The Parent Loan is part of the strategy for future growth and a maintaining of the robust profits. Although Holler reports that nine of 10 loans Sallie Mae provides are co-signed, often by a parent, the institution of a product that removes the student from the repayment process is more convenient for others who want to help out and also beneficial to the company, since established individuals are less likely to have trouble making payments than are fledgling college graduates.

“What we see time and time again are two things,” Holler says. “First, there is no single way to make the investment in college. The other thing that comes out, loud and clear, is that families tap a variety of sources to pay for college.

“Many parents intend to cover part of the expense, and they would like to have other options.”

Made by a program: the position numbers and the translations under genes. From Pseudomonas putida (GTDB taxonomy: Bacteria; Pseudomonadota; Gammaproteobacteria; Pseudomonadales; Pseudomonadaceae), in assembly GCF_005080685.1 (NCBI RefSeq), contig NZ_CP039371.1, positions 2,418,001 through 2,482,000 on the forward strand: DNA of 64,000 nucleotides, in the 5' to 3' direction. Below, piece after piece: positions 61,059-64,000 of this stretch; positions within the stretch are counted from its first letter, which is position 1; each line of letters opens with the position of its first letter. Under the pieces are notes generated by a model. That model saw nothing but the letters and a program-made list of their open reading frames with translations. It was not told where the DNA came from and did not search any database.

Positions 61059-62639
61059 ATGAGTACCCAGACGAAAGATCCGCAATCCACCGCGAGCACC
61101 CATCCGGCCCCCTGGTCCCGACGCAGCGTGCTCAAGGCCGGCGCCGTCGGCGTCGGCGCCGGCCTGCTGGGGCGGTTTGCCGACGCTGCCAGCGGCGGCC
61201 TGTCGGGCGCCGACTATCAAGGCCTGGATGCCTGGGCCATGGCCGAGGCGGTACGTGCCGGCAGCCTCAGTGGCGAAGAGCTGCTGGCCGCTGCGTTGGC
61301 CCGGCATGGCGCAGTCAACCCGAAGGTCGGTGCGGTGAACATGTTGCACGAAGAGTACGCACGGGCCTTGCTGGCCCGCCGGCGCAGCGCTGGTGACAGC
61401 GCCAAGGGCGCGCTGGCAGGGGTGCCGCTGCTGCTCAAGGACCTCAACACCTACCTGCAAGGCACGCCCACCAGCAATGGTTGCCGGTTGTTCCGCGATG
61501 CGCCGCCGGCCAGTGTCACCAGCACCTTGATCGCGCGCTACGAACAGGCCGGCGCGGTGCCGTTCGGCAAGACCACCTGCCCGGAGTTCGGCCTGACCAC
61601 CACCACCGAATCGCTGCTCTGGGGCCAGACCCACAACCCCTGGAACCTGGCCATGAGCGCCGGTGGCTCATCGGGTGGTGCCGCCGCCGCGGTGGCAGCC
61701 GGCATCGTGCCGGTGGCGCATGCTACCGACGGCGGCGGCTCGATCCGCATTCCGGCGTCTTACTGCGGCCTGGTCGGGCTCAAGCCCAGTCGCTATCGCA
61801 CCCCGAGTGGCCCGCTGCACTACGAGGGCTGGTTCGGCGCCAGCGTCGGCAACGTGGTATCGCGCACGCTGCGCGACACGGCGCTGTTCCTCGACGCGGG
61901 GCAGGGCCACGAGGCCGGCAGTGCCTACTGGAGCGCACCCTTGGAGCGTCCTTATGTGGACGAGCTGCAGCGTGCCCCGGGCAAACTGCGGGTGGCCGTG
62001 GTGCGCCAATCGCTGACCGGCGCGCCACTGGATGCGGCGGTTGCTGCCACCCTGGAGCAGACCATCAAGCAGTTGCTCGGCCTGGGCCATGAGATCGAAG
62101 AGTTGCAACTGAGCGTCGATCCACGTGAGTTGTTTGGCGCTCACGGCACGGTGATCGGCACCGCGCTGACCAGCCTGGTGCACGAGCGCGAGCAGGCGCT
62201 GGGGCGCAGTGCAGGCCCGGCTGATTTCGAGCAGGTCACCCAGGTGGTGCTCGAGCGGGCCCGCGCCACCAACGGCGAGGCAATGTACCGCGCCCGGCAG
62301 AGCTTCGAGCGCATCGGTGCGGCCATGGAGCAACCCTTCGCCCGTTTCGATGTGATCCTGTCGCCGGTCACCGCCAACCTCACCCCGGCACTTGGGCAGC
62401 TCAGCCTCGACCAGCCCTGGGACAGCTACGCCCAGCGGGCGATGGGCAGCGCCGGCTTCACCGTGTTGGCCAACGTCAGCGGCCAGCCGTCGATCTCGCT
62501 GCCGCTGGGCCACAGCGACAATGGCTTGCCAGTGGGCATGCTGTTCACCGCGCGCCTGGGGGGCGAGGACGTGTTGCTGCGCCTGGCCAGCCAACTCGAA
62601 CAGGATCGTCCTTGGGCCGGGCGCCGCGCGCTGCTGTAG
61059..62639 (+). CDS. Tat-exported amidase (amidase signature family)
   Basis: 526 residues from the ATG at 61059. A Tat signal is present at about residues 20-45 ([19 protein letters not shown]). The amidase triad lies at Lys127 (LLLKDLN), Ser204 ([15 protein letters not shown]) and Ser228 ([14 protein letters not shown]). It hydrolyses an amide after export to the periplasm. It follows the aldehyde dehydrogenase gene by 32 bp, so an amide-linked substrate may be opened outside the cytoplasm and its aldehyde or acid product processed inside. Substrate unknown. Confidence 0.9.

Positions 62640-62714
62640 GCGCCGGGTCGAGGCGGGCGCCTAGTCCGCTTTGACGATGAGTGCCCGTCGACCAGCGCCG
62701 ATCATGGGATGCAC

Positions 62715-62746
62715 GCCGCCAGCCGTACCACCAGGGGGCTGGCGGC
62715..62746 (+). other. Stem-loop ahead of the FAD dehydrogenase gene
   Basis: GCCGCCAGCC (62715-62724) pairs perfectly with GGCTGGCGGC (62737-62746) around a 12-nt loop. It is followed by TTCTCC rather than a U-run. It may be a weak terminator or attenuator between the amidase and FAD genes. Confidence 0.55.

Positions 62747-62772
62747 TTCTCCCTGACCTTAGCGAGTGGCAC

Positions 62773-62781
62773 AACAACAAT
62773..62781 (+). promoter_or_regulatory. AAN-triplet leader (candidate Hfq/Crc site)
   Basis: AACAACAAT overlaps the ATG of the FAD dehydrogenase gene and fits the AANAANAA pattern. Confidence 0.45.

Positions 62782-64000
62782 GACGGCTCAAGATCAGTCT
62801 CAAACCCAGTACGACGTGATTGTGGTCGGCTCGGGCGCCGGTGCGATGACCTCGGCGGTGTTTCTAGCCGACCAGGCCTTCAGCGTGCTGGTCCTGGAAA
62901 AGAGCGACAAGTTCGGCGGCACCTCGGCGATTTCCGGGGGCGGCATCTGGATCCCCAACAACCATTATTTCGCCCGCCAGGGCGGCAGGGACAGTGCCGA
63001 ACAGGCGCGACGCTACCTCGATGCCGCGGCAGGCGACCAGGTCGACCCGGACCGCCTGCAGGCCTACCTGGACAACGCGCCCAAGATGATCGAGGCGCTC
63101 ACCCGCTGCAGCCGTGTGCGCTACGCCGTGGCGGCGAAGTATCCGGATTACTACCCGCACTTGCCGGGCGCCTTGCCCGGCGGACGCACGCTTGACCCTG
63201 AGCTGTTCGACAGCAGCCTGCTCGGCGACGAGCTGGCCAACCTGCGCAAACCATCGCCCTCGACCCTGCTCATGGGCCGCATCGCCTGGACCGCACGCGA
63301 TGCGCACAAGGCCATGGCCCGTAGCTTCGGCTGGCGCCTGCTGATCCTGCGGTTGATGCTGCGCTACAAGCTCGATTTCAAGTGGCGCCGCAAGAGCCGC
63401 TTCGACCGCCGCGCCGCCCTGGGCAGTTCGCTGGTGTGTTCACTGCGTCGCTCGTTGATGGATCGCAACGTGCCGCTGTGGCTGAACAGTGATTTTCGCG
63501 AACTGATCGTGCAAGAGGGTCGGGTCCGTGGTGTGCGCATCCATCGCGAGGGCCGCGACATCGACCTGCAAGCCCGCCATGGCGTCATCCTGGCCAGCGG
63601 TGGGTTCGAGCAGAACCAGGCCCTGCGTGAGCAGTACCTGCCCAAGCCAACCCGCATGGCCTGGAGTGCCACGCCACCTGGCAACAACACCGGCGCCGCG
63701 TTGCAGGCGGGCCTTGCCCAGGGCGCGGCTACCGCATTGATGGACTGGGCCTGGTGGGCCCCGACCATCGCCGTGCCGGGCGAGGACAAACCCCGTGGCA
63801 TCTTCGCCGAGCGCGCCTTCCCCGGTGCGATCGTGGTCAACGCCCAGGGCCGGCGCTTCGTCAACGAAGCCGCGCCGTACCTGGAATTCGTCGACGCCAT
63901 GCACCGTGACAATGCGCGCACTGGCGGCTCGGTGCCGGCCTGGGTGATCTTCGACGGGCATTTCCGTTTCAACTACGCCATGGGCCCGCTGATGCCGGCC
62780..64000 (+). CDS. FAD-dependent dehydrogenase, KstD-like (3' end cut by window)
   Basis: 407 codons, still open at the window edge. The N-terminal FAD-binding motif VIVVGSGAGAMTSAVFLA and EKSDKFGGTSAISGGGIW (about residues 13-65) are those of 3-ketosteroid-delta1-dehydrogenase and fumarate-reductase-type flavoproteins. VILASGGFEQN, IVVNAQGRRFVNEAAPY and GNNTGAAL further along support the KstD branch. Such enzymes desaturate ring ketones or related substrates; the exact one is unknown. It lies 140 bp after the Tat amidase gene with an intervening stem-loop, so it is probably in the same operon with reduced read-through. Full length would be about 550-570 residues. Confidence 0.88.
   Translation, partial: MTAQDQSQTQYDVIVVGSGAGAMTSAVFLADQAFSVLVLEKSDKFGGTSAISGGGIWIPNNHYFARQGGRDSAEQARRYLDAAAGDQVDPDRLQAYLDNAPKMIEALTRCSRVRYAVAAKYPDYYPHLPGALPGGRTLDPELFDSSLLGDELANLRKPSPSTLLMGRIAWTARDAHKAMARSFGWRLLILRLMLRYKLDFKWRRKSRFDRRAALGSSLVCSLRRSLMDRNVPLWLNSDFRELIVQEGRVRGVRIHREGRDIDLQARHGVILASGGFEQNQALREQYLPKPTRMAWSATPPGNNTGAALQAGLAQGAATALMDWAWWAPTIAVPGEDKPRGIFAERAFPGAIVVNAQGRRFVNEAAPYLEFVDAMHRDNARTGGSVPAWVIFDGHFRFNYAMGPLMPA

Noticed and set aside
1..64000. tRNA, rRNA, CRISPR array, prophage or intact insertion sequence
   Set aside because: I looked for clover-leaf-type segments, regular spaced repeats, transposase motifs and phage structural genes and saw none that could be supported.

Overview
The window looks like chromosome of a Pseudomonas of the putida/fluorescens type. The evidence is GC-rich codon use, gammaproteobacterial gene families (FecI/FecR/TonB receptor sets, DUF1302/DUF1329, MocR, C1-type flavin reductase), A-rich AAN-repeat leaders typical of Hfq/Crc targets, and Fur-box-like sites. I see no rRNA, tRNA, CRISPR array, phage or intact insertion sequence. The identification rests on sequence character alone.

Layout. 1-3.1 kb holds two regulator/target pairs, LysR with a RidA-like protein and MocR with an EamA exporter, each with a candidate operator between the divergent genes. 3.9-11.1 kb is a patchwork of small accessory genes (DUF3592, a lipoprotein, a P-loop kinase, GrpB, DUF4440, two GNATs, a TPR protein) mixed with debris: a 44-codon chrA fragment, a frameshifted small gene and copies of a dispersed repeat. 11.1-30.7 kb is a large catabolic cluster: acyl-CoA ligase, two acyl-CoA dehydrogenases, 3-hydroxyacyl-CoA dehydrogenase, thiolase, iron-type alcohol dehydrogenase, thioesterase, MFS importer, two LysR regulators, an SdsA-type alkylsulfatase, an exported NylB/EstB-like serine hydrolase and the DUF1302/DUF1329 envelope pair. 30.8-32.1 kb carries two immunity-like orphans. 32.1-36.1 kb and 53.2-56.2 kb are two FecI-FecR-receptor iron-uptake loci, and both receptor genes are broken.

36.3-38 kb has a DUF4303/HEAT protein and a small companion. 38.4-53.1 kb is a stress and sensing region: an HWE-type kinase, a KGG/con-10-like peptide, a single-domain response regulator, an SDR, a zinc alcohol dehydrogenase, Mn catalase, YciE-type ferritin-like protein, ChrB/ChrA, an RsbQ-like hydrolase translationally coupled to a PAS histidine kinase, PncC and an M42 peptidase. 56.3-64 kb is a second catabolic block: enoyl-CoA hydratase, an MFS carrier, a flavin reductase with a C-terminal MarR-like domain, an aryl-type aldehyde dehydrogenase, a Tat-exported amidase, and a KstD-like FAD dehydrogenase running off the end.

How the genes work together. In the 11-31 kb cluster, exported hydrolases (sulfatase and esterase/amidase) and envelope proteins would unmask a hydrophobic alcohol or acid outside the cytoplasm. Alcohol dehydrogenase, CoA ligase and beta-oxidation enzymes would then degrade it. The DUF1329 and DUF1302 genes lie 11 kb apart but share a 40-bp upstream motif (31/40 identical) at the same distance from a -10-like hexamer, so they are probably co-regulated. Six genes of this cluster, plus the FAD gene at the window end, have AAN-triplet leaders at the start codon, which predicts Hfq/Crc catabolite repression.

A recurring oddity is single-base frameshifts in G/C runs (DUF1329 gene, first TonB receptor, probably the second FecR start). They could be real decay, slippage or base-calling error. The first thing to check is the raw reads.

Holler reports that there are other programs being prepared for rollout, and although she cannot divulge any details yet, she promises there is “more to come.”  One area in which Sallie Mae has already introduced new initiatives is in the awarding of grants to needy students who want to gain college educations. On April 12, the company awarded four $25,000 scholarships in a ceremony, with half the money raised by a panoply of programs — small and large — involving Sallie Mae employees throughout the country. Another scholarship fund, the Make College Happen Challenge, asked high school students to devise creative ways about how they would pay for college and awarded grants to 10 winners.